He reflects on his life and his future, “the years to come seem waste of breath/a waste of breath the years behind”. The phrase “a waste of breath” is repeated to again reflect the balance of the plane he flies in and the sense of the airman balancing his fate, “In balance with this life, this death.
Written as an elegy to Major Robert Gregory, the son of Lady Gregory – Yeats’ good friend, that lived at Coole Park, with whom he led the artistic revolution in Ireland (for more information on Augusta Gregory see the blog page on Yeats’ Women).
It has been inferred through the remaining letters written by Major Robert Gregory that he did (perhaps) not much like Yeats.
Gregory lived in the small town ‘Kiltartan’ which is referred to into the poem
– ‘My country is Kiltartan Cross,/My countrymen Kiltartan’s poor,’
Those that fought for the British in World War I were considered traitors to the Irish people by the IRB. There are reports to the fact that many that survived the war (or their families if the men themselves had not survived the conflict) were later murdered by the IRB/A for choosing to align themselves with the ‘enemy’ during those years of conflict. The British recruited vigorously for soldiers from Ireland – even encamping outside pubs to recruit men who often were not in a sober-enough state of mind to refuse the enlisting process.
Prolific uses of personal pronouns – the use of such pronouns suggests that it was intended as a personal poem, not public. Yeats is possibly mourning his loss.
The poem, written in the persona of Gregory (or at least a soldier in a similar mound to Gregory), contemplates his motives for, and the worth of, his seemingly inevitable death. The poem is certain from the beginning that he ‘shall meet [his] fate/Somewhere among the clouds above,’ – he has signed up for the British Army, certain that he will die.
The ‘airman’ attempts to find the elusive meaning that he fights for through a process of elimination;
‘Those that I fight I do not hate’ – Ireland did not feel threatened by WWI and the Germans.
‘Those that I guard I do not love’ – He was fighting for Britain, who had oppressed the Irish for centuries.
‘No likely end could bring them [his countrymen] loss’ – Stoic philosophy – Life will moves on, he will be forgotten and if they lose the war that he is fighting for, may not be effected at all.
‘Or leave them happier than before’ – winning the war would not benefit Ireland in any way, may just refocus English attention and military presence on them.
No ‘public men’ ‘bade [him] fight’ – As Yeats frequently refers to himself as a public man (see notes on ‘Among School Children’); these lines may be Yeats’ attempt to distance himself from any involvement in Gregory’s motivations to align himself with the British and thus ultimately for his death.
The airman concludes, phrased as if he is writing posthumously, that it is ‘A lonely impulse of delight’ that he pursued, that drove him to fly and fight and that as ‘the years to come seemed waste of breath,/ A waste of breath the years behind’ all that’s left is for him to balance his wasted life, with his death. (‘In balance with this life, this death.’)
The ‘lonely impulse of delight’ is slightly ambiguous; it is most likely the Lakists’ Romantic ideal of a moment of pure emotion, as in ‘The Cold Heaven’ – ‘Ah!’ This moment he experiences away from all other humans flying in the clouds, transcending the physical limits of humans with the ethereal feel that flying ‘somewhere in among the clouds above’ has. It is almost as if the persona has touched/felt something forbidden to most mere mortals; this highly Romantic statement echoes the great Romantic poets (Shelley/Keats/Wordsworth).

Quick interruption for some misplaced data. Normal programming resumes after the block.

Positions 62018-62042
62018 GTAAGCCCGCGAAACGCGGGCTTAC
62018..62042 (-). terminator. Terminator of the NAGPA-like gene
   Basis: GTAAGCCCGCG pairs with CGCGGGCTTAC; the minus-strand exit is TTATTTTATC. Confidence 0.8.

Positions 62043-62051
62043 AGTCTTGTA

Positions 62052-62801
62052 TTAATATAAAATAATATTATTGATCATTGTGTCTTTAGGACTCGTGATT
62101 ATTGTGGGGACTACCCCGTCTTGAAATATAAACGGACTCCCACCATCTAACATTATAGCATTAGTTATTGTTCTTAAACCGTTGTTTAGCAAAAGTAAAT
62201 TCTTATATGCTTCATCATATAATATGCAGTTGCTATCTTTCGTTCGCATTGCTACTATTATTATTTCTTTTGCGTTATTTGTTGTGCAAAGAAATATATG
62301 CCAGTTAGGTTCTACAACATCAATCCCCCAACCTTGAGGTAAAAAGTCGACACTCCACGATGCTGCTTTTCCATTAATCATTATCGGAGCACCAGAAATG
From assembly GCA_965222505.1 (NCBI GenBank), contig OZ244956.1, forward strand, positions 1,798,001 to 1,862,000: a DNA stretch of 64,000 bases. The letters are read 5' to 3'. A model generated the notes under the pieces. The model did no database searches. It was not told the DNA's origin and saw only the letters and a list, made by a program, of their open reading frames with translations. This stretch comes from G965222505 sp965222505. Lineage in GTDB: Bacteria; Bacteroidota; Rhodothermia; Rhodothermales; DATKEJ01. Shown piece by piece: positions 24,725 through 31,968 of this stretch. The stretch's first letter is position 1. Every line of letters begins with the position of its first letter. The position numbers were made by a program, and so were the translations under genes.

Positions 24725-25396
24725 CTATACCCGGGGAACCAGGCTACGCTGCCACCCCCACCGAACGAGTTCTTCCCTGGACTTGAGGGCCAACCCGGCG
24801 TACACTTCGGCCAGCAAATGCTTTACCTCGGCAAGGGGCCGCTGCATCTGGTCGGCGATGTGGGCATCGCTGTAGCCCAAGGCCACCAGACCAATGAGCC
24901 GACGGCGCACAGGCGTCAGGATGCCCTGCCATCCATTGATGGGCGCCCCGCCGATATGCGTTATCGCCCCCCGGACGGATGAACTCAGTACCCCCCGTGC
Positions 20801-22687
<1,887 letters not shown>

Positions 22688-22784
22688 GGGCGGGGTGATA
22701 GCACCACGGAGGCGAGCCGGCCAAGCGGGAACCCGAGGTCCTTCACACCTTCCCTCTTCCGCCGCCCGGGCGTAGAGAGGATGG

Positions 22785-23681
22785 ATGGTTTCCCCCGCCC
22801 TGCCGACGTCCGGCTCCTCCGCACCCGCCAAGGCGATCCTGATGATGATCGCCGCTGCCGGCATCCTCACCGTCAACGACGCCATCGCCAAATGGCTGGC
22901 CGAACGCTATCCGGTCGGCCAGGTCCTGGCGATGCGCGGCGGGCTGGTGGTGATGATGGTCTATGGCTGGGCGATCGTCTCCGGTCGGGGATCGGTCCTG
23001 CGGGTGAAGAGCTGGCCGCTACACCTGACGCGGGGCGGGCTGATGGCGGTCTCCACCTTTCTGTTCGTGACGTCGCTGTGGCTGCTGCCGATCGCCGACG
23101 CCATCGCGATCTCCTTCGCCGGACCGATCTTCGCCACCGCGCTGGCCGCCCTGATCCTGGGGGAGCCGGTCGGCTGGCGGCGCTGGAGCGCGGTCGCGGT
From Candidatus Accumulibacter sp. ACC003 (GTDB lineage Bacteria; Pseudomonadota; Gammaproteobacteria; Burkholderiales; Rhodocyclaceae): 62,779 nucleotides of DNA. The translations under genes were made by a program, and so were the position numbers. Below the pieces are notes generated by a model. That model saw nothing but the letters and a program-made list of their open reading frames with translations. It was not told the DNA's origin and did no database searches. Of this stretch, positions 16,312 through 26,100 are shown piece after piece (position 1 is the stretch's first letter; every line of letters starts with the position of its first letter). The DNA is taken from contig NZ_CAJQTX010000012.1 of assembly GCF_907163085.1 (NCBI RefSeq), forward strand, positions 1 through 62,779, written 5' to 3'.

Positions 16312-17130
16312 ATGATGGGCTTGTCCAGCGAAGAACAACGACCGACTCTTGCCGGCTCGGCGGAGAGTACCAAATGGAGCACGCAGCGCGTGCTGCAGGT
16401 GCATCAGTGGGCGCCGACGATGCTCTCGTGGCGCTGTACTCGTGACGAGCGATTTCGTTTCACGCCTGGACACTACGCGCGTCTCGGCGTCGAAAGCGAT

The speaker, an Irish airman fighting in World War I, declares that he knows he will die fighting among the clouds. He says that he does not hate those he fights, nor love those he guards. His country is “Kiltartan’s Cross,” his countrymen “Kiltartan’s poor.” He says that no outcome in the war will make their lives worse or better than before the war began. He says that he did not decide to fight because of a law or a sense of duty, nor because of “public men” or “cheering crowds.” Rather, “a lonely impulse of delight” drove him to “this tumult in the clouds.” He says that he weighed his life in his mind, and found that “The years to come seemed waste of breath, / A waste of breath the years behind.”
This simple poem is one of Yeats’s most explicit statements about the First World War,and illustrates both his active political consciousness (“Those I fight I do not hate, / Those I guard I do not love”) and his increasing propensity for a kind of hard-edged mystical rapture (the airman was driven to the clouds by “A lonely impulse of delight”). The poem, which, like
flying, emphasizes balance, essentially enacts a kind of accounting, whereby the airman lists every factor weighing upon his situation and his vision of death, and rejects every possible factor he believes to be false: he does not hate or love his enemies or his allies, his country will neither be benefited nor hurt by any outcome of the war, he does not fight for political or moral motives but because of his “impulse of delight”; his past life seems a waste, his future life seems that it would be a waste, and his death will balance his life. Complementing this kind of tragic arithmetic is the neatly balanced structure of the poem, with its cycles of alternating rhymes and its clipped, stoical meter.